Meet Olivia

My name is Olivia and I’m a 24 – year – old student who has been blind from birth.  I have an eye condition called retinopathy of prematurity and I can only see light.

It can be really difficult making friends when you are visually impaired but I’d suggest finding people with the same interests as you so you’ve got something in common with them.  Maybe if you’re at school or college, you can look for groups to join online or in person.

Introducing yourself

I know it can feel really uncomfortable to introduce yourself to a group of people, but I’d say just go up to them and say who you are, even though it can be scary as you may be unsure how they will react to your vision impairment.  Maybe you could describe how much you can see and then move the conversation to other topics that you both are interested in.

I have a stammer so sometimes it’s really difficult to talk to someone because of how exhausting it can be to keep up a fluent conversation when you’re pausing all the time.  When this happens, I usually tell myself that other people won’t care about my blindness or my stammer, and that they will be able to wait for me to speak, and most of the time I’m able to have a conversation with people. 

If anything embarrassing happens though I just laugh at myself! Around my friends I love to tell blind jokes which we can all laugh at.  If you can make a pun or joke out of being blind then it may help to decrease the discomfort you feel, especially if you and the people you’re with can all laugh about it.

Talking about your VI

I usually describe what I can see as a blind person (for me that’s just light and dark), then if people ask something else I tell them how my eye condition affects me and how I travel (I use a cane and have mobility around my local area).  Maybe also describe what you like about having a visual impairment as well, for me it’s taught me to understand that differences/disabilities are okay and make us unique.

For anyone that feels embarrassed about making blind mistakes, try not to worry about it, I know this is easier said than done of course, but everyone makes mistakes and the people who you want to be your friends, really won’t care if you make a mistake due to your visual impairment, and if they do, they probably aren’t the people who you want to be friends with. 

Also try to find something funny about it, which can be hard in the moment, but if you can laugh about it, it might help you to feel better and maybe you won’t be embarrassed if you make another blind mistake.  It’s really important to realise that even though society either sees blind people as these super human people or as people who can’t do anything, we’re neither and we don’t need to live up to the image of the ‘perfect’ blind person, because that doesn’t exist and it’s okay to make mistakes.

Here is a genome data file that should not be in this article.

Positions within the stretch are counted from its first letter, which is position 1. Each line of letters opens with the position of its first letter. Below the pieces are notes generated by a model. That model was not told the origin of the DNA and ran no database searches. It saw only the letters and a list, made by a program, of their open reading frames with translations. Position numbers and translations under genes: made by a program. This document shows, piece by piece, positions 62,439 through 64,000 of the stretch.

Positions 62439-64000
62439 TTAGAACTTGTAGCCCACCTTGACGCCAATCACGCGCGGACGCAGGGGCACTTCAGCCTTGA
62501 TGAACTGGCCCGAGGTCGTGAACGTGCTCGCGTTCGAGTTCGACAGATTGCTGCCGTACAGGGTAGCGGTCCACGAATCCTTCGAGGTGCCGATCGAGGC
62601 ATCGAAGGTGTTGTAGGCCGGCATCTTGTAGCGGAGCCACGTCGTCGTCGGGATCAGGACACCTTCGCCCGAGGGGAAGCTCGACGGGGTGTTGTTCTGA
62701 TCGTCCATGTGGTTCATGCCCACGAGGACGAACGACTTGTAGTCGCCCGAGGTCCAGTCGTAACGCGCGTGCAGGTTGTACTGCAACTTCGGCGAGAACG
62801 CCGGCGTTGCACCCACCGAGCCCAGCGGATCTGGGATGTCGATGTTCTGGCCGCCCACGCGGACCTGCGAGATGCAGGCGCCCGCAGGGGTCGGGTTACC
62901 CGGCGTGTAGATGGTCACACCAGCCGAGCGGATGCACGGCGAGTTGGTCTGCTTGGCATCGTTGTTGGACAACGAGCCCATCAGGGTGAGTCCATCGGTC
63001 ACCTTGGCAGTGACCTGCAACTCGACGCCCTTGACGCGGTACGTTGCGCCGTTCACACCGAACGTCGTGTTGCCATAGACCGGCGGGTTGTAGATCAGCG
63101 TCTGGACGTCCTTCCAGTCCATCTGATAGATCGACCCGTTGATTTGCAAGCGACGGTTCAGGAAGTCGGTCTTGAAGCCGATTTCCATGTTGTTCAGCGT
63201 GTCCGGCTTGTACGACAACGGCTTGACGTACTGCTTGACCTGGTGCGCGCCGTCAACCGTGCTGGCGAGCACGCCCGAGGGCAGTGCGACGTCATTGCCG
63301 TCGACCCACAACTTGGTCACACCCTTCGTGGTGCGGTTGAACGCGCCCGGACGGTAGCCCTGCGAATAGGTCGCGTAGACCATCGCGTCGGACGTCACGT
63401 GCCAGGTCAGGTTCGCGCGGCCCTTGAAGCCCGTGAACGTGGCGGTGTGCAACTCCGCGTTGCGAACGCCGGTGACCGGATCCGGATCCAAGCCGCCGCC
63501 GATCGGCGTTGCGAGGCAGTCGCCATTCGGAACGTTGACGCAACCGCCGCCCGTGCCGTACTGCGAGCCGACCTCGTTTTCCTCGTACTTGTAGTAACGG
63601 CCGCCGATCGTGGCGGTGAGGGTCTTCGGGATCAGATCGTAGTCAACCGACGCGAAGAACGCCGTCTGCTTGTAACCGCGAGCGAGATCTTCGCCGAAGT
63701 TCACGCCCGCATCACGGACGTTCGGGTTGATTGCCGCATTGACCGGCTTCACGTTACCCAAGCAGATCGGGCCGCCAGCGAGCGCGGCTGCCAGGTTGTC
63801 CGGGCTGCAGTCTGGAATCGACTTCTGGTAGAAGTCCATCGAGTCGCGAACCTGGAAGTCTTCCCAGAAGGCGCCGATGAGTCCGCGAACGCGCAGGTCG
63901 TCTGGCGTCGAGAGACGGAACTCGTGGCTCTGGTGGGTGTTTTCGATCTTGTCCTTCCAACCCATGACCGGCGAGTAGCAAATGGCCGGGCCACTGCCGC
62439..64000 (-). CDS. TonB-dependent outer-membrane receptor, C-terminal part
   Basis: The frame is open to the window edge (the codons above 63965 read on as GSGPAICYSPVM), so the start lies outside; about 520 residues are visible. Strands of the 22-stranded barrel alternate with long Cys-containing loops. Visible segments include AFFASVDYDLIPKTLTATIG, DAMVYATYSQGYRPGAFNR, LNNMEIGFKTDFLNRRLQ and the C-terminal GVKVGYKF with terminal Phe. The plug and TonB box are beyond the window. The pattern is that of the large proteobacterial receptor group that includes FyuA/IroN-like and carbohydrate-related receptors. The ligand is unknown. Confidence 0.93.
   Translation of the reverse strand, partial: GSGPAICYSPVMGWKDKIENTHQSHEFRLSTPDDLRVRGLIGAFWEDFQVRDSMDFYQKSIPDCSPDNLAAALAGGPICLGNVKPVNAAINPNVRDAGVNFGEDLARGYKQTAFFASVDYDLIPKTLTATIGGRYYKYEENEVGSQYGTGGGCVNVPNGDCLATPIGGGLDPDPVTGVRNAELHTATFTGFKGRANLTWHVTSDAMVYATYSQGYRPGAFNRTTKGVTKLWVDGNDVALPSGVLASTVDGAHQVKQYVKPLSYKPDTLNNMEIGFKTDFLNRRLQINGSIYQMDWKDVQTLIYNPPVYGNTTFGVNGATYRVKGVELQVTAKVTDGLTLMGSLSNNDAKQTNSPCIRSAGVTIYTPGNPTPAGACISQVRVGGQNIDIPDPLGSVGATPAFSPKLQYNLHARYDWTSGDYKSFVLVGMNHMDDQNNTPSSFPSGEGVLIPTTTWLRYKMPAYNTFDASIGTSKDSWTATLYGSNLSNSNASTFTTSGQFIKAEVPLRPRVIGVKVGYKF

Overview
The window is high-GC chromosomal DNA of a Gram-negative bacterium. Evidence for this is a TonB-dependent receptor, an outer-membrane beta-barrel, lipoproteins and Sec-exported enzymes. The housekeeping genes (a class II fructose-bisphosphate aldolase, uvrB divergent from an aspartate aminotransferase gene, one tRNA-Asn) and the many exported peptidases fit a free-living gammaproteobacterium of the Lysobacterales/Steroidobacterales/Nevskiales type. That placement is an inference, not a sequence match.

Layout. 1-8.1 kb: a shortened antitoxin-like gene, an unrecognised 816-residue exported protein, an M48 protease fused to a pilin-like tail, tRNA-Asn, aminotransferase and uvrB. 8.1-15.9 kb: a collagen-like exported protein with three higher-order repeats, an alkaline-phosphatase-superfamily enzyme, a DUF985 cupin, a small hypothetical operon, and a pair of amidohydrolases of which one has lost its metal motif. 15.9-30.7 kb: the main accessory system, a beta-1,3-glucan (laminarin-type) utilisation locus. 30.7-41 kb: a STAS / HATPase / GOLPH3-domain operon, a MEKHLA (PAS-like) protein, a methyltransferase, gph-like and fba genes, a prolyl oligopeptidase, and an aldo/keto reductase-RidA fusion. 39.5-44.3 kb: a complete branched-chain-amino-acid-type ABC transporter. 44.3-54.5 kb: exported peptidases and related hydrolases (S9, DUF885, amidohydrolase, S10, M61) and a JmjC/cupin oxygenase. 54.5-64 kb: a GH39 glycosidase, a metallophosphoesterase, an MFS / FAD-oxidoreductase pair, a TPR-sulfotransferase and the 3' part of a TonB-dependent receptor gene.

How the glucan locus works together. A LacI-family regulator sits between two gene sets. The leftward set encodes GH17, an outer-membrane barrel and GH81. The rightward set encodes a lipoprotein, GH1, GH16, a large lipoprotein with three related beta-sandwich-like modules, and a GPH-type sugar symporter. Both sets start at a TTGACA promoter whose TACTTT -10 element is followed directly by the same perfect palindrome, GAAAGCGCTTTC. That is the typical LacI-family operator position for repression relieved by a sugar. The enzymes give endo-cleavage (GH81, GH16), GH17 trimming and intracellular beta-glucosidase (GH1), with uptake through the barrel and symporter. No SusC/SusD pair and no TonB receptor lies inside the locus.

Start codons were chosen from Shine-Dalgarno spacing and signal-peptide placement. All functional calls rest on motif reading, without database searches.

Trying new things

It can be scary to try something you’ve never done before, but it’s always worth it.  In my second year of university, I joined a musical theatre society which turned out to be the best decision as I made wonderful friends and discovered my love for being in musicals, although I never had lines.

It was really scary joining at first because in my first year, I was not in any societies and didn’t really have many friends, so in my second year, I decided I could not continue not socializing and not making friends, so even though it was scary and I wasn’t sure if I would enjoy it, I joined anyway. 

I’m really glad I did this and I would encourage anyone to join a group or club, even if you think you won’t enjoy it, you might make great friends and try something new that you might never have tried before.  If you don’t enjoy it, you can always leave, knowing that you’ve had that experience and tried something new. 

Communicating your needs

I know this can be really difficult, but it can often be our anxious thoughts and feelings that can stop us from trying new things.  If you’re worried about how new people will handle your visual impairment, explain to them beforehand, and let them know they can ask questions.  Explain what you need help with, if anything and explain how they can do this in a kind manner.  For example, if you prefer to be sighted guided, explain this and explain how you would prefer them to guide you. 

Most sighted people want to make us feel included, they just don’t know how if they’ve never met a blind person before.  If they don’t though, that is not your responsibility to educate them, and you don’t have to stay in that group, because you will find people who want to understand and see you for who you are as a person. 

Also don’t be afraid to ask questions, for example, if you’re joining a sport or something that could be hard to access, ask them how they can accommodate you and find out what access requirements can be in place, so when you join, you can enjoy yourself without worrying if it will be accessible or not.

My final message to you is, don’t be afraid to try new things due to your visual impairment, it may be one of your best decisions.  Also don’t be afraid to talk to people just because you’re worried about how they will react, most people are friendly and want to be inclusive, and you might make great friends as a result

Olivia is taking part in the Uni In Sight campaign with Thomas Pocklington Trust, Deafblind UK and LOOK. You can find out more about this campaign, here.